The first suspect was Olwyn, the teenage student who came to mow Pamela’s lawn every Wednesday after school. It can’t have been her because she was currently away at a school camp.

There was the handsome soldier who “passed by”. His name was unknown, but Pamela referred to him as “My handsome soldier man”. It can’t have been him because he’d been gone a good week when the murder was done.

Perhaps it was Floyd the postman. He delivered mail three times a week: Monday’s, Wednesdays, and Fridays. Except, the postal workers were on strike at the time of Fleur’s murder.

Finally, could it have been Elric, the president of the local Amateur Society’s Glee Club? Not a chance! The Glee Club was away in the big city preparing for their Christmas pantomime production.

What stood out as to why one of these possible assassins of Pamela might also be the murderer of Fleur, was that Fleur, just like her protagonist, had a lawn-mowing teen come every Wednesday. She had a handsome soldier pass by. She had a thrice-a-week-delivering postman. She was super-friendly with the president of the local Amateur Society’s Glee Club. Was this a case of fiction imitating life?

Fleur had been brutally stabbed in the chest four times, as has been pointed out. This caused untold confusion, because Fleur had been stabbed four times in the abdomen, but her body was found in a chest in the attic. So what exactly was meant when the novel said she had been stabbed four times in the chest?

And then Fleur’s notes for her novel were discovered in the chest itself. It pointed to the murderer being Lillian. Not only had Lillian not made an appearance thus far in the manuscript, but there was no indication of who she was or what she did. Obviously Lillian was the one who had done the murder, but her identity was anyone’s guess.

Clearly the unfinished manuscript of Fleur’s murder mystery was of no help whatsoever. Much to the relief of Gillian, the maid.

1889. Award 22: Mystery at Te Popo

How wonderful to be nominated for The Mystery Blogger Award by Dumbest Blog Ever. The Dumbest Blogger ain’t as dumb as he makes out so go have a peek. He’s also going through a bit of a no-job patch, so see if you can have a read. He’s a good friend too.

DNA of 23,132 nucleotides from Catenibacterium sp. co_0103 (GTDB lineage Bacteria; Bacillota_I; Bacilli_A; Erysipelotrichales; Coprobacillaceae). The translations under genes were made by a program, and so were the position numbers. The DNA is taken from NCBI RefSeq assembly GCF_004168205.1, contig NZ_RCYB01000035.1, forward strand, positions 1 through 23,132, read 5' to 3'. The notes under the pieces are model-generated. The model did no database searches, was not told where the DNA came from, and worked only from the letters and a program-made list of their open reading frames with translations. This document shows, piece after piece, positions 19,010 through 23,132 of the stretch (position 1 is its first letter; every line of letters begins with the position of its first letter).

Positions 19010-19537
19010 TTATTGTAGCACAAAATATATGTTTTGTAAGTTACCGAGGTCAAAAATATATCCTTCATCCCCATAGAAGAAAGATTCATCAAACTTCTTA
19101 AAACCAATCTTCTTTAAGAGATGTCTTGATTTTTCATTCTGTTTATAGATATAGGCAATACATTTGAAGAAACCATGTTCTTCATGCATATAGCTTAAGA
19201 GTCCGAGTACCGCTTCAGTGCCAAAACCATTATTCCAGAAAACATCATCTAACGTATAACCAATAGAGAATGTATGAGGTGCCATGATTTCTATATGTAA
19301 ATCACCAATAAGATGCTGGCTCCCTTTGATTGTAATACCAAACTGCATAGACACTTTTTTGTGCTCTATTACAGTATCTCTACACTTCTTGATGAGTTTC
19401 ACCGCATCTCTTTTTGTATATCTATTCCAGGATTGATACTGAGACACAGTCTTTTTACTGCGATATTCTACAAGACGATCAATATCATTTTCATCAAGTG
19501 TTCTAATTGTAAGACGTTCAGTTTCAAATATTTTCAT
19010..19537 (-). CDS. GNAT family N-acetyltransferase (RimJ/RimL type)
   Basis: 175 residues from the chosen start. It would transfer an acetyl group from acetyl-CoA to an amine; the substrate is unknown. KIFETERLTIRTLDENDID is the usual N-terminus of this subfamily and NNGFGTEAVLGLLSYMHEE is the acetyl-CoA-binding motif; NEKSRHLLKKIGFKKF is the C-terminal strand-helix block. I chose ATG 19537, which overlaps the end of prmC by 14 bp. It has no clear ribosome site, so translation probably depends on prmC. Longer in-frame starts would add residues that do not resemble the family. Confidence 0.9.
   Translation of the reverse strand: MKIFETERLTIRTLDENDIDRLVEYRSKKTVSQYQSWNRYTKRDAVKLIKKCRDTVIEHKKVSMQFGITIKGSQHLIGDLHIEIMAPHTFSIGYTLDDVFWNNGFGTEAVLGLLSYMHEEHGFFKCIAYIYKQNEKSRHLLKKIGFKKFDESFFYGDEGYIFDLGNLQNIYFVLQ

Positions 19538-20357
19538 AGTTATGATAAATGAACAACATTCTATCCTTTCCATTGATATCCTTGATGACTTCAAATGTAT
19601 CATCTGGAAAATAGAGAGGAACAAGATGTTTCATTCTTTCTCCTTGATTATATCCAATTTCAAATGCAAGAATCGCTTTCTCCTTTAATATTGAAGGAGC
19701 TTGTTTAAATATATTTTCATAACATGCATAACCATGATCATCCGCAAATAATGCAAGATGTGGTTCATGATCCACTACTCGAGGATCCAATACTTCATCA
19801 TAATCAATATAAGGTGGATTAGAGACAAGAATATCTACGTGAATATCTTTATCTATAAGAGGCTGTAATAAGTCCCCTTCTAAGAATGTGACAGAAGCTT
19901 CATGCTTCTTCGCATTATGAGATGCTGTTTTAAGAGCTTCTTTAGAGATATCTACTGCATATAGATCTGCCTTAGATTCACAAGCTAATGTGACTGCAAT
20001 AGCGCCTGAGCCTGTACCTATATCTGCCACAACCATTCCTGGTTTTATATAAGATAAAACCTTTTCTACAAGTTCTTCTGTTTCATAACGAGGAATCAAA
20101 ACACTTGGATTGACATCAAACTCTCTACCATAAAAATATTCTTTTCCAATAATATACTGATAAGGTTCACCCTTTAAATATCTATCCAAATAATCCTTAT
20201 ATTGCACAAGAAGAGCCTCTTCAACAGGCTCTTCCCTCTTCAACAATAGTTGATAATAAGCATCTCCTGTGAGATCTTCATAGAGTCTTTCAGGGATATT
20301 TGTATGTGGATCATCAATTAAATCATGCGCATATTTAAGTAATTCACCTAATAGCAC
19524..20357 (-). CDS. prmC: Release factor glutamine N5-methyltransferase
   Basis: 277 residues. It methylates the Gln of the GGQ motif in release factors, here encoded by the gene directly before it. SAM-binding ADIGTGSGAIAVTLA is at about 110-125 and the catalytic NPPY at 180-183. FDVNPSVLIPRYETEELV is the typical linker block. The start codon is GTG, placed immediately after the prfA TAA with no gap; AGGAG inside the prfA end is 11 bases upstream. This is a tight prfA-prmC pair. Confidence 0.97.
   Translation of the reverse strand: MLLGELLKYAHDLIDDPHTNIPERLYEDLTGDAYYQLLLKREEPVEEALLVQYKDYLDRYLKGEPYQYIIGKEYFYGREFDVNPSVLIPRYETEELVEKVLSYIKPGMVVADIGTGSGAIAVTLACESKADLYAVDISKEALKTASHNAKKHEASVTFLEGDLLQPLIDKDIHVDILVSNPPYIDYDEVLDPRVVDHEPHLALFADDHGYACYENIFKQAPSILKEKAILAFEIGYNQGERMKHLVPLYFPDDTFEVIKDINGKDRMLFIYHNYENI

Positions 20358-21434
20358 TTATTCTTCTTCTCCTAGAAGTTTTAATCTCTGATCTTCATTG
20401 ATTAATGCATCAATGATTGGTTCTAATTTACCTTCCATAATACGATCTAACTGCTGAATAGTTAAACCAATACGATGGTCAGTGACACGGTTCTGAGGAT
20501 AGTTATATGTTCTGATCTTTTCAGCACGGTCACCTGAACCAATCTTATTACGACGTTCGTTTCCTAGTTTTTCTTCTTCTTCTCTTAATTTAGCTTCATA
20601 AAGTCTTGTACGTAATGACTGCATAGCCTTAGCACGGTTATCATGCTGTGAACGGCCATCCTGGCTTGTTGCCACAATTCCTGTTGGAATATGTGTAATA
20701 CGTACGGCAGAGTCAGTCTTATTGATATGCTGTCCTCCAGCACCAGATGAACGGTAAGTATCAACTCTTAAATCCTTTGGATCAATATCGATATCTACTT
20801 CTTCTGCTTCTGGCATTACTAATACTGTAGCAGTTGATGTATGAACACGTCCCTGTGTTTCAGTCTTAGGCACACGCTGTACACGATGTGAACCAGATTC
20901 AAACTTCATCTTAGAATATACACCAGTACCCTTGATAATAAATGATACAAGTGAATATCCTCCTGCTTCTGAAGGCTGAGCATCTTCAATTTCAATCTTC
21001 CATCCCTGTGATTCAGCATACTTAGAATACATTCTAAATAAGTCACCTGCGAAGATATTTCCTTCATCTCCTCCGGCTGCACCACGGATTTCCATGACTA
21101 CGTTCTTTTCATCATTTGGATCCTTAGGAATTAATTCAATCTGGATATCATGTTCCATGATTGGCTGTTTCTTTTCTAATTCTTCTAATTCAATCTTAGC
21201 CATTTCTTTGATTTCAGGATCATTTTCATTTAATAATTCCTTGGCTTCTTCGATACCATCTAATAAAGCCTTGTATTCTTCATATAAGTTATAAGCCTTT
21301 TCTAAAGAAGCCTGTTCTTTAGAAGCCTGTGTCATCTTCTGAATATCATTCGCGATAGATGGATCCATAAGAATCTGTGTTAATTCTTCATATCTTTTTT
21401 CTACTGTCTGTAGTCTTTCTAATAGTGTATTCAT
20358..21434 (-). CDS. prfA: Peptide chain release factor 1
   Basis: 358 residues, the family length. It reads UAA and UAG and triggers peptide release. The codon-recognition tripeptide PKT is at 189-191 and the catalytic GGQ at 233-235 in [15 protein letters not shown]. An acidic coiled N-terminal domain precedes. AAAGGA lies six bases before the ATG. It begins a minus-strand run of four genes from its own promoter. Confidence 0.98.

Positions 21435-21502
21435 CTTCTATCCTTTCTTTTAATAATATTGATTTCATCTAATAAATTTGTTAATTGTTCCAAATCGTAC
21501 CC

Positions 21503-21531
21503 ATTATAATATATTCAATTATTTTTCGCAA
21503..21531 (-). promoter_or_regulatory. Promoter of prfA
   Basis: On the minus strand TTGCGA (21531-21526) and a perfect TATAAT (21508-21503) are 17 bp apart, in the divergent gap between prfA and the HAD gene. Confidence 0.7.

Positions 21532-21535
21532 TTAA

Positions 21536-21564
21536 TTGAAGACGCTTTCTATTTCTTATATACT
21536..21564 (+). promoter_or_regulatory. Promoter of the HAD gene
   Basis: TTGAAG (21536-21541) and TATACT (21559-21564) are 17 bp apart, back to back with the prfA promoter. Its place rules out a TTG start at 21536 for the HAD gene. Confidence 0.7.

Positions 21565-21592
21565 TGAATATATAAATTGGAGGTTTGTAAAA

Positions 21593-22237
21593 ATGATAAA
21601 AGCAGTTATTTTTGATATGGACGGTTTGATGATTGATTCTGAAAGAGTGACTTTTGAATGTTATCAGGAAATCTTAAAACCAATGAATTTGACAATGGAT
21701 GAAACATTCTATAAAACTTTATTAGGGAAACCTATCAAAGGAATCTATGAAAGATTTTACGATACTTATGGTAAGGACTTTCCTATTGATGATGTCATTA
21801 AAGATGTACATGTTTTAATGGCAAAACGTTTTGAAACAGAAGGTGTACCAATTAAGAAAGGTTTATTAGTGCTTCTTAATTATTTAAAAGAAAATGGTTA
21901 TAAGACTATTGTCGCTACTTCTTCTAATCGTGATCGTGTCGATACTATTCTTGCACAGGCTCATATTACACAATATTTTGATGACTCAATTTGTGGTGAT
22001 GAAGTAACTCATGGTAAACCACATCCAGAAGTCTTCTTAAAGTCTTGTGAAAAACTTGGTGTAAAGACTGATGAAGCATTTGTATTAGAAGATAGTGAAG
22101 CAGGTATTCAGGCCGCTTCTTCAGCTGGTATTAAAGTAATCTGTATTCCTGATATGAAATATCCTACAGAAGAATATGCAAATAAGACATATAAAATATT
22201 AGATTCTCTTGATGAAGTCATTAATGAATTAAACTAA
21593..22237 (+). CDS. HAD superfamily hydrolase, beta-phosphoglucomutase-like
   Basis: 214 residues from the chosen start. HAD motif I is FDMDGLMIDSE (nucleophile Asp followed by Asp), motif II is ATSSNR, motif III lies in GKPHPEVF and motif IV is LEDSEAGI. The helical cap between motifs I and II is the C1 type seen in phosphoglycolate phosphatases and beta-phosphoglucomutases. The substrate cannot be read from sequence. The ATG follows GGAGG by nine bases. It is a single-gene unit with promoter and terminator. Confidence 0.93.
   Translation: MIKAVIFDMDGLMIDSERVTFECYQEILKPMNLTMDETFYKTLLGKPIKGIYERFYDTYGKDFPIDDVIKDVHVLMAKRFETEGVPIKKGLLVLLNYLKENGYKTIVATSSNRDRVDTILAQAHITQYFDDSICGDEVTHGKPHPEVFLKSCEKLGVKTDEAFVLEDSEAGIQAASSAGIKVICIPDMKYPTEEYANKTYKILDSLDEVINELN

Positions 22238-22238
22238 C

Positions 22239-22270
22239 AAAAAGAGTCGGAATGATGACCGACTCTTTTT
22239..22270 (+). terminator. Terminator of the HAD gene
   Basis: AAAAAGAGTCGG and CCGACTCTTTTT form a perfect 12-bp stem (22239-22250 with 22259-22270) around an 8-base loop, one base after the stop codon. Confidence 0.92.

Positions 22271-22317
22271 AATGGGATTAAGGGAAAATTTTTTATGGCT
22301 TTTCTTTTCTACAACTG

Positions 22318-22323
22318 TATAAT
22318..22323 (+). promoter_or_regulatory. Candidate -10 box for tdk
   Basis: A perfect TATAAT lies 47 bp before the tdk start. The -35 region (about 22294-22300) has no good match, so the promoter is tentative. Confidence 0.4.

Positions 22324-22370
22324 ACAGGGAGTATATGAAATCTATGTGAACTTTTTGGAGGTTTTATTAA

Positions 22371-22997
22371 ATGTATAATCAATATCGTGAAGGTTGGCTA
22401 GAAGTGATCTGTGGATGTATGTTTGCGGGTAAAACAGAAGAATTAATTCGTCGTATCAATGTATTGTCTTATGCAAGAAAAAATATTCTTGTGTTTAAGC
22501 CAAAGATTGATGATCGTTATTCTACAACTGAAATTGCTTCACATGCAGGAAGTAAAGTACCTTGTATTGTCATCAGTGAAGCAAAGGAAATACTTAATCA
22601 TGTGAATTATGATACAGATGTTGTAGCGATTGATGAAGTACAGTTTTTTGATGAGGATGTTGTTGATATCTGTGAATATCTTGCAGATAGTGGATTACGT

Te Popo (in the title of this posting) is the name of the area where I live. It means “The Black Night”.

The award was established by Okoto Engima. She (apparently) is your everyday writer who turned her boredom, love for fashion, and passion for writing into something productive. So, being a fashion icon in my own head, I’m delighted to provide a link.

I’m meant to answer the five questions asked, and then say TWO THINGS ABOUT MYSELF. Of course the very things that some would want to know about me shall remain a secret. Oh! What the heck! Why not expose all? Read on!

Then I’ve got to nominate other bloggers, ask them a similar number of original things in the manner in which I was asked, and finally skedaddle off to bed.

Here are the five questions:

1. Where do UFOs come from?

Three weeks before my fourth birthday (i.e. 21 days before) my parents put a dozen eggs underneath a broody hen. I didn’t know, but they were due to hatch on my birthday. Then on my birthday eve my mother told me the hen was going to hatch out baby chickens tomorrow for my birthday. I went to the chicken coop and watched. Being on a farm I knew that babies came out of the mother’s bottom – like calves and lambs and things. I also knew that chickens came out of eggs. But how did the mother hen get her babies into the eggs after they had come out of her bottom?

I was going to solve this mystery once and for all. I watched all day, and not a thing happened. The next morning the hen had twelve chickens. I do not know how the hen puts the chickens into the eggs, and nor do I know where UFOs come from.

This is my faverolles rooster in my later years!

2. Do you like Mexican food?